What is an arteriovenous malformation?

VCU Baird arteriovenous malformation

Arteriovenous malformations (AVMs) are defects in the vascular system, most easily described as an abnormal tangle of blood vessels connecting arteries and veins.

The vascular system includes arteries, veins, and capillaries. Arteries carry oxygen-rich blood away from the heart to other organs; veins carry oxygen-depleted blood back to the heart. Capillaries connect the arteries and veins. With an AVM, the tangle of arteries and veins disrupts normal blood flow and oxygen circulation.

According to the Mayo Clinic, when an AVM disrupts this critical process, the surrounding tissues may not get enough oxygen, and the affected arteries and veins can weaken and rupture. If the AVM is in the brain and ruptures, it can cause bleeding in the brain (hemorrhage), stroke or brain damage. While AVMs in other areas of the body are generally not a serious health concern, they can often be inconvenient, painful and unsightly.

AVMs can happen anywhere, but they are more common in the brain or spinal cord. Most people with brain or spinal cord AVMs have few, if any, major symptoms. Sometimes they can cause seizures or headaches.

It’s not clear what causes of AVMs. However, researchers believe most people are born with them, but they can occasionally form later in life. While it’s a rare condition to be passed down among families, there are several rare genetic diseases that are associated with AVMs.

AVMs treated at Baird Vascular Institute at VCU Health include those of located on the extremities as well as various locations on the body including the pelvic region. The Interventional Radiologists and Vascular Surgeons at BVI are well equipped to treat these AVMs. Our capabilities also allow us to handle the primary treatment of AVMs that once may have required prolonged hospitalizations. Today, our image-guided expertise makes outpatient care of these conditions possible. Depending on the location and severity of the AVM, we can generally treat these on an outpatient basis by injecting a sclerosing agent – similar to how we might treat some varicose veins. This has the effect of essentially collapsing the vein(s) and having it stick together which prevents blood flow into that area. The body then naturally reroutes blood flow through other vessels to compensate and to keep surrounding tissue healthy.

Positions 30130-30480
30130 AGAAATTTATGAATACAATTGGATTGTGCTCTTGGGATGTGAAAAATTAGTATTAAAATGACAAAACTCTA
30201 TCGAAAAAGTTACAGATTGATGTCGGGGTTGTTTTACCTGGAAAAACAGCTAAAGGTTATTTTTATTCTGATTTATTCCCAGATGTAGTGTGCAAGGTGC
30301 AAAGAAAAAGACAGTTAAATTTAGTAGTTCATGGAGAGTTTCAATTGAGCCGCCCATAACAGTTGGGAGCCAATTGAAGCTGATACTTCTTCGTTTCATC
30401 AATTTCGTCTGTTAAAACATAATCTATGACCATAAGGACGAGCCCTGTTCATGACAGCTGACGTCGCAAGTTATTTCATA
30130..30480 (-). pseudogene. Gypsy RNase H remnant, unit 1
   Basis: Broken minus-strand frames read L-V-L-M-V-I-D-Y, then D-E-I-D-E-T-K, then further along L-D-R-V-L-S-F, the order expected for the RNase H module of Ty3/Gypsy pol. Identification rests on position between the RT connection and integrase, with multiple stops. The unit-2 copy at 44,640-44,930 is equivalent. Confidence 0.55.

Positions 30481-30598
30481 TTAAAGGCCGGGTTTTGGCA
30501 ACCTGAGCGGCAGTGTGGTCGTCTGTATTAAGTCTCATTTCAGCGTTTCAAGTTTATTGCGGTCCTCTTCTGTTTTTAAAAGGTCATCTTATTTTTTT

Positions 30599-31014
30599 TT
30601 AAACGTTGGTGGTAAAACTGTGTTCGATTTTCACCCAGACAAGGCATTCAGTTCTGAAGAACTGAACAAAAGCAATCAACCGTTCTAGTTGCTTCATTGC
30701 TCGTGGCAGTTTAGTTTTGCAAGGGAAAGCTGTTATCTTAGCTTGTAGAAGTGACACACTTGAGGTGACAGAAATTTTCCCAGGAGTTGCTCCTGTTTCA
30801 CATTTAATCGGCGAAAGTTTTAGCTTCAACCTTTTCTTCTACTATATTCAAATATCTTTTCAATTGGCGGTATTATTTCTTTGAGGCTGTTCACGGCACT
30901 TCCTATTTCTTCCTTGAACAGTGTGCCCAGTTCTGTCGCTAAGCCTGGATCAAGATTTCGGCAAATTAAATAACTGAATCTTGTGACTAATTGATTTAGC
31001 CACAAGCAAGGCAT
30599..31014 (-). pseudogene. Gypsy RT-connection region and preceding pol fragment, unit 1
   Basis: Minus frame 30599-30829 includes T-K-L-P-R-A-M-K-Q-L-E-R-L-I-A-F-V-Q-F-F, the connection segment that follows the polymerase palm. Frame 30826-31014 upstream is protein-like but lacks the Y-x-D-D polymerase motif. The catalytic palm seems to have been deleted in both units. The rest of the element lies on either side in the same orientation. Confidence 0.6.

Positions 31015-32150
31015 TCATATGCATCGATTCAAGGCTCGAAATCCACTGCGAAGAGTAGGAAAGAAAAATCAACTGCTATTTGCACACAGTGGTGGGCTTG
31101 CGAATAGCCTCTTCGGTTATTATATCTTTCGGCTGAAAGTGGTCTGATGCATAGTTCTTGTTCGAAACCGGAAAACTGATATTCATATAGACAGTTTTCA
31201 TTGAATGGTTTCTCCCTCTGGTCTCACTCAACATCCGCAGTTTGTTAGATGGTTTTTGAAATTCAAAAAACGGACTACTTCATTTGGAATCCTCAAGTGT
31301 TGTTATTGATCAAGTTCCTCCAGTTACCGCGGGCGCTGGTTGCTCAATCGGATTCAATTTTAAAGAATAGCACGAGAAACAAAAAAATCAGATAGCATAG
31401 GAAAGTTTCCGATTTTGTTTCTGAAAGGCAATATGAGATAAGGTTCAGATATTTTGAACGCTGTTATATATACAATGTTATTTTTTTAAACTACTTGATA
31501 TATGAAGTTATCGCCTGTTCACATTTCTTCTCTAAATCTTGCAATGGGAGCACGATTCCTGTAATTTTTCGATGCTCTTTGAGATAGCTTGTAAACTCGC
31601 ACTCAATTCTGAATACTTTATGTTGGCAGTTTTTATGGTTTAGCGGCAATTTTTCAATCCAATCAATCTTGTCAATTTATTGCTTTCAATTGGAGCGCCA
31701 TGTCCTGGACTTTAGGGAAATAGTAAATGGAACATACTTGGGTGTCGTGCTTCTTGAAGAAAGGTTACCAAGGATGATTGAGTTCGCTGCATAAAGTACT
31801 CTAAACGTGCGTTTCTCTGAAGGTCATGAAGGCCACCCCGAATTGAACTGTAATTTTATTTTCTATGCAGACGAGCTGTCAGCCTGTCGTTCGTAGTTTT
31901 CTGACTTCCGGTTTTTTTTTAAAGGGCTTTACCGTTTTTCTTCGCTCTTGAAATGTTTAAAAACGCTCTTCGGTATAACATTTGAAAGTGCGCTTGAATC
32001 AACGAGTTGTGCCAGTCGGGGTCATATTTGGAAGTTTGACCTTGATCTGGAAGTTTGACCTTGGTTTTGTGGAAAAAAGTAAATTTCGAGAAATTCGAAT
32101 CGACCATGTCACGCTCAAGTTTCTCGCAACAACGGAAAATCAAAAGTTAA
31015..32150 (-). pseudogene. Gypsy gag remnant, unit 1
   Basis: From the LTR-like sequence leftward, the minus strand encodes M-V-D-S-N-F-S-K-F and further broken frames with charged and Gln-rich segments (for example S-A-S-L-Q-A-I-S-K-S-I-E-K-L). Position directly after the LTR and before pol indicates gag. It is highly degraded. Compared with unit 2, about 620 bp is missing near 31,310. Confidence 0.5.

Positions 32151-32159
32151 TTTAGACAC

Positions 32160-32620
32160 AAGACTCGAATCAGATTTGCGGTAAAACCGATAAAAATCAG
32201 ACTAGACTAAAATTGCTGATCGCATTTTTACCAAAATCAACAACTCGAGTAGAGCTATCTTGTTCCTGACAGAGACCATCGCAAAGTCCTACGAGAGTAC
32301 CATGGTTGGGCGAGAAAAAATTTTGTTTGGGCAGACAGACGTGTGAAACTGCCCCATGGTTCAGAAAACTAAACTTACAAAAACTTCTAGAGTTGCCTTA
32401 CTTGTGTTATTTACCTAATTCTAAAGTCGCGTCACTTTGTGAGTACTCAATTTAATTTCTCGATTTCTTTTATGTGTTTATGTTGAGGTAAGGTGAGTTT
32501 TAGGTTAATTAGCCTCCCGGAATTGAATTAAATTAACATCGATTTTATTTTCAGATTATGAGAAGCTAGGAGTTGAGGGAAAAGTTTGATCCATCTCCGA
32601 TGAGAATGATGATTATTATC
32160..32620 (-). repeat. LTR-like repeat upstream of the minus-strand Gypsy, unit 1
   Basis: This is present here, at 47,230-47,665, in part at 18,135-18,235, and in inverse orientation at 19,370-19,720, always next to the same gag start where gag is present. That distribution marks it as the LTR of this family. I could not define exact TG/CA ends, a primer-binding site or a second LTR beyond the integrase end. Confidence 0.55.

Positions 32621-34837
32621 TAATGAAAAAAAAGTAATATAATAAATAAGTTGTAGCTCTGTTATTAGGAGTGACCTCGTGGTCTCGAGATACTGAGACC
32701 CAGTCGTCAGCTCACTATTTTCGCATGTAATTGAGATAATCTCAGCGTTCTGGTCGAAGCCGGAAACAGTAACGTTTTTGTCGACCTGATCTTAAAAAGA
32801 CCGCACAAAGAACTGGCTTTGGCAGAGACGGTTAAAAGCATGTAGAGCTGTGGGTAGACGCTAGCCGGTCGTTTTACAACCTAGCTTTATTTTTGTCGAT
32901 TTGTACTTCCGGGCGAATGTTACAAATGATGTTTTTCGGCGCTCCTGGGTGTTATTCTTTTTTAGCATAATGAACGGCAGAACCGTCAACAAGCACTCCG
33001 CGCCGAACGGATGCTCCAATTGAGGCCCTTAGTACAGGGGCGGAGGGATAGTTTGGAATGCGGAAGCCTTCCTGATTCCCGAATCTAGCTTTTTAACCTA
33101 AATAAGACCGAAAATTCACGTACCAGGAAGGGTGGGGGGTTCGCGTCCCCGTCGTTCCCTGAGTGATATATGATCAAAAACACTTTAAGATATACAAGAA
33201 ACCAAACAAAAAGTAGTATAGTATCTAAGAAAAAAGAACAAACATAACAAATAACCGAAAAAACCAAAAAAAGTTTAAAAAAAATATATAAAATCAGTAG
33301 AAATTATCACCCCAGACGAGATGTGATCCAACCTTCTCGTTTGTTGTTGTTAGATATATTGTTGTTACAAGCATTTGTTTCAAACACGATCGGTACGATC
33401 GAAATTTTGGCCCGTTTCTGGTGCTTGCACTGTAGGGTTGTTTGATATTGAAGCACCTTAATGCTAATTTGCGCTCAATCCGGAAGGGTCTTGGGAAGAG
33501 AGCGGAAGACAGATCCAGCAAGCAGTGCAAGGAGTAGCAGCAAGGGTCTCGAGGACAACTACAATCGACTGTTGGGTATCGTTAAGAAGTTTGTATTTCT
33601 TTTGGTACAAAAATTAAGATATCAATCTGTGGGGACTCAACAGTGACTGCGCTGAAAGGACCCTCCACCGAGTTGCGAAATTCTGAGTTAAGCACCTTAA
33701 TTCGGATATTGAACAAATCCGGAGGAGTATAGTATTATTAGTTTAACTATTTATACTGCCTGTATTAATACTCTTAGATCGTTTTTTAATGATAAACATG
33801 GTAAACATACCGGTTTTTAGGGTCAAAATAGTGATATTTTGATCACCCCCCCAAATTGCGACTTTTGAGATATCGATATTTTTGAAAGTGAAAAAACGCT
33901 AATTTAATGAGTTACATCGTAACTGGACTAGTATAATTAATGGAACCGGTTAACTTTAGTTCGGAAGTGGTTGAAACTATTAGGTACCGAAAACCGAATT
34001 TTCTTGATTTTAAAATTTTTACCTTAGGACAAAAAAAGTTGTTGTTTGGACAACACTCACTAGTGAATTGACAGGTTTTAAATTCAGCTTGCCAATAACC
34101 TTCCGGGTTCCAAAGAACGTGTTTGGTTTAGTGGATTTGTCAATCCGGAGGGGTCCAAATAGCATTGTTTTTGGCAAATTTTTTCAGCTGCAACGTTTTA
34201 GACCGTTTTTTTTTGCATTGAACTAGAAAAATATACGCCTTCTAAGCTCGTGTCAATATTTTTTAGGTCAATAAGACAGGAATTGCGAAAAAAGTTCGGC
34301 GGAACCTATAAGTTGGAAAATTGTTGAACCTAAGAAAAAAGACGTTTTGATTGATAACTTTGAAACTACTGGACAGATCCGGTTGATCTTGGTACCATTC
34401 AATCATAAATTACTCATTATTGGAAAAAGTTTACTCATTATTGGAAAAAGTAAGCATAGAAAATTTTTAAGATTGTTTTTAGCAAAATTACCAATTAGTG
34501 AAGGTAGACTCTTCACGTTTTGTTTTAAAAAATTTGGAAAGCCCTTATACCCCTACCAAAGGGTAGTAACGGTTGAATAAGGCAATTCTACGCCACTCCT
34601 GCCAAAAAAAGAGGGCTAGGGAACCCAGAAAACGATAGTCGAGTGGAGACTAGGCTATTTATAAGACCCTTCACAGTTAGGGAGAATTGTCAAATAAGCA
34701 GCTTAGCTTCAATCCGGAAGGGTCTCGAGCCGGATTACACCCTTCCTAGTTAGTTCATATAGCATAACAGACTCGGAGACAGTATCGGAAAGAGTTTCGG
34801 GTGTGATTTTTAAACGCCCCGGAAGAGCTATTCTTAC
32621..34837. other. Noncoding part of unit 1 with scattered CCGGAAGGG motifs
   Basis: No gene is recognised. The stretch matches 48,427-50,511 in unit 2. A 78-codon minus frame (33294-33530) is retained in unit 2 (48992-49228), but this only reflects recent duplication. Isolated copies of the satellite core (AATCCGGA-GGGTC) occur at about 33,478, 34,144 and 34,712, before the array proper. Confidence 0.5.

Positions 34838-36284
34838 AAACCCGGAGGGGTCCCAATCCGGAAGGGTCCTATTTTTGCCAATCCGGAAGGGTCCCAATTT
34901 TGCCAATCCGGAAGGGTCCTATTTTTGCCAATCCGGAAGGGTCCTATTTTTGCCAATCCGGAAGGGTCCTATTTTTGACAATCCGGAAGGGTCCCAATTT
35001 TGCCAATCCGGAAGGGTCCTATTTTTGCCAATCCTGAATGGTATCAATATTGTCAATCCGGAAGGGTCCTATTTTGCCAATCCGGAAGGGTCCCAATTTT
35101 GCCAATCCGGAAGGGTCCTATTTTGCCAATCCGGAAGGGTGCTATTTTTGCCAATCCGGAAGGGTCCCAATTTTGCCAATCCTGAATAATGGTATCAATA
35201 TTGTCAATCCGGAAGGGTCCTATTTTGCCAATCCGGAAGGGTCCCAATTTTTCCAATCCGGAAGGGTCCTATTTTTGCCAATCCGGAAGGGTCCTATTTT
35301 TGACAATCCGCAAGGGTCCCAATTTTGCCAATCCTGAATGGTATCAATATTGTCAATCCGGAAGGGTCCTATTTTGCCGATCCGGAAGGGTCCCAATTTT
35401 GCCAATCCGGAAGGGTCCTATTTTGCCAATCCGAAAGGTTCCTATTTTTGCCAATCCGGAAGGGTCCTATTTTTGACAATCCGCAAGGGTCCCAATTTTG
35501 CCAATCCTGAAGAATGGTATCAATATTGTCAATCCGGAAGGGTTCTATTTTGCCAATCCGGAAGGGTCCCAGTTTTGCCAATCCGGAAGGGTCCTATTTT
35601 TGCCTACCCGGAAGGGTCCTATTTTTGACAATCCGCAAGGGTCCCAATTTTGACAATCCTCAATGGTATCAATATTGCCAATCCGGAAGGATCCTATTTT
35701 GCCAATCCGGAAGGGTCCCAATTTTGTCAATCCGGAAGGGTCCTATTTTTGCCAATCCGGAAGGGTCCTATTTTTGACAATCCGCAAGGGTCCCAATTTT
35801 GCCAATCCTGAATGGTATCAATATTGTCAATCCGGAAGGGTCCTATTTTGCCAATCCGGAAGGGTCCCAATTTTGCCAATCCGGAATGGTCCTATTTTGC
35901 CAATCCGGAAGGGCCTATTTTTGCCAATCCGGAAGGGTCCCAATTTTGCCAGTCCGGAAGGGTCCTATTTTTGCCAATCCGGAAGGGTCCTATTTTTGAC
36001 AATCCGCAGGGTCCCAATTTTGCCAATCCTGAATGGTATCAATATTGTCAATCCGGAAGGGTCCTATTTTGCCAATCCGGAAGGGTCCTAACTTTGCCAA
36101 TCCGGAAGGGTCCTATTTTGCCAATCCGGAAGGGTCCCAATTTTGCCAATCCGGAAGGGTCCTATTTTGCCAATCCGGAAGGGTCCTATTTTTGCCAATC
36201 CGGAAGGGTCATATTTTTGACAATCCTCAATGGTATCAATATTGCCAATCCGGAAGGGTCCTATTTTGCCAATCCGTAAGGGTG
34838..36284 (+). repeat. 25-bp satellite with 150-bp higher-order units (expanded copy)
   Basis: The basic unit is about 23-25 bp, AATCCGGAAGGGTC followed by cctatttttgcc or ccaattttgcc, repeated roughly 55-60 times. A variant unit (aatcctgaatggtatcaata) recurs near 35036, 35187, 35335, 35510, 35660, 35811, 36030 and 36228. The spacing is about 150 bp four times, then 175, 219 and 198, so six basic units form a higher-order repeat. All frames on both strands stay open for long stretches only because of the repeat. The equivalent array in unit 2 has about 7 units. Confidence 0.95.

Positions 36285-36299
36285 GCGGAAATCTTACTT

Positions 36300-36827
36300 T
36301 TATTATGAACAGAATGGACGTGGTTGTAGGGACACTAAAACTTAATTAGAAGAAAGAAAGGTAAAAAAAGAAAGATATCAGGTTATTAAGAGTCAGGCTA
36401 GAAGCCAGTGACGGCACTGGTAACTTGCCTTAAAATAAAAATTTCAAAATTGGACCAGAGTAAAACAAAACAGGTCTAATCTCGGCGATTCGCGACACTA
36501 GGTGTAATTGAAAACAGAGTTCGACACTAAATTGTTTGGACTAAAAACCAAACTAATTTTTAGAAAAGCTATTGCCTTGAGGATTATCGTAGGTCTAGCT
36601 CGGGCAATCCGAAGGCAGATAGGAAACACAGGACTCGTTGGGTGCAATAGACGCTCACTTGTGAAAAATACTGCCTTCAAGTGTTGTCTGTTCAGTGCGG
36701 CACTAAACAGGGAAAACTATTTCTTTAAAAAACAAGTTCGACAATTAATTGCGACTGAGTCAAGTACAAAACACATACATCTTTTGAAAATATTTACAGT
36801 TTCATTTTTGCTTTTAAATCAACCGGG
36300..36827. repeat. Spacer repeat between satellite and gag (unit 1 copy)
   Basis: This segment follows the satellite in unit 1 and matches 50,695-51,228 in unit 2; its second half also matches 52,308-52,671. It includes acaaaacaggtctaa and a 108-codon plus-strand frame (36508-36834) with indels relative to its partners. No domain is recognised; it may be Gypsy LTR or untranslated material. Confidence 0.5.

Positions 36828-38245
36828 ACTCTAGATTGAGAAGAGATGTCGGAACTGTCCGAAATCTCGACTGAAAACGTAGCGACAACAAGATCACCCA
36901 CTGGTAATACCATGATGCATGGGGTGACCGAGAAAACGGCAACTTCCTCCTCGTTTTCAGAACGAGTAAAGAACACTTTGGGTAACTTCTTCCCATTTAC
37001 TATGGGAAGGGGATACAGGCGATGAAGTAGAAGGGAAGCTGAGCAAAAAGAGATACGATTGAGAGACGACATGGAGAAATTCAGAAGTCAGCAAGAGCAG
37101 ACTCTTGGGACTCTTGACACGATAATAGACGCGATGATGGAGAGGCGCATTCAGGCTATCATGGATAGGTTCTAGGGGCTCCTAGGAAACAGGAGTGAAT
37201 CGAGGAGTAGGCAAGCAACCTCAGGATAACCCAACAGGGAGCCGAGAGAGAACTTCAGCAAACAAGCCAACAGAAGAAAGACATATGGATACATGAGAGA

If you are concerned and think that you may have an AVM, or you have recently been diagnosed with an AVM and would like to speak with us about your options, give us a call at 804-828-2600.

 

 

5 reasons you should treat varicose veins

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  1. Although varicose veins may not cause problems, sometimes they cause aching pain, throbbing, and discomfort in the legs, and occasionally, varicose veins can lead to more serious health concerns.
  2. The unsightly nature of varicose veins may make patients less likely to engage in warm weather activities they not only enjoy, but are also good methods of exercise, because they are embarrassed by the appearance of their legs.
  3. Treating varicose veins may mean doing away with compression stockings or other restrictive, uncomfortable methods of long-term treatment.
  4. When home remedies such as compression stockings, elevating the legs, and avoiding long periods of continuous standing or sitting are no longer relieving the symptoms, it may be time to consider other options.
  5. Finally, today’s treatments are less invasive, less painful and require much less recovery time than treatments of the past.

What is the patient experience like at VCU Baird?

World-class treatment close to home

Going for treatments like port placement, dialysis access management or appointments for peripheral vascular disease (PVD) doesn’t have to mean a long trip downtown. Patients who need special vascular services can instead take advantage of VCU’s world-class medical services in the near West End at VCU Baird Vascular Institute.

“One of the really unique and special things about VCU Baird is our location and the ease of access that we offer our patients,” said Megan Quinn, manager of VCU Baird. “Within this neighborhood environment, we’re able to bring [patients] the expertise of downtown.”

Located just off Interstate 195 at 205 N. Hamilton Street, VCU Baird is easy to reach from all over the Richmond area. Plenty of access to parking, combined with a friendly neighborhood atmosphere, means patients who may have some physical or time limitations will experience a less-stressful medical visit at VCU Baird.

Patients who use VCU Baird receive the same high-quality treatment from specially trained physicians and caring staff that patients at the main medical center receive. Equipment and techniques are also cutting-edge, so patients receive the best health care available. Plus, patients don’t have to wait long for an appointment.

Services offered at VCU Baird include:

• Port Placement for Cancer Treatment

• Dialysis Access Management

• Peripheral Vascular Disease Treatment

• Vascular Ultrasound

• Cosmetic Vein Procedures

At the VCU Baird Vascular Institute, vascular patients come first. BVI is an ideal place, with our friendly, comfortable outpatient environment and without the hassles of dealing with a hospital operating room.For more information, please call (804) 828-2600 or email bairdvascularinstitute@mcvh-vcu.edu.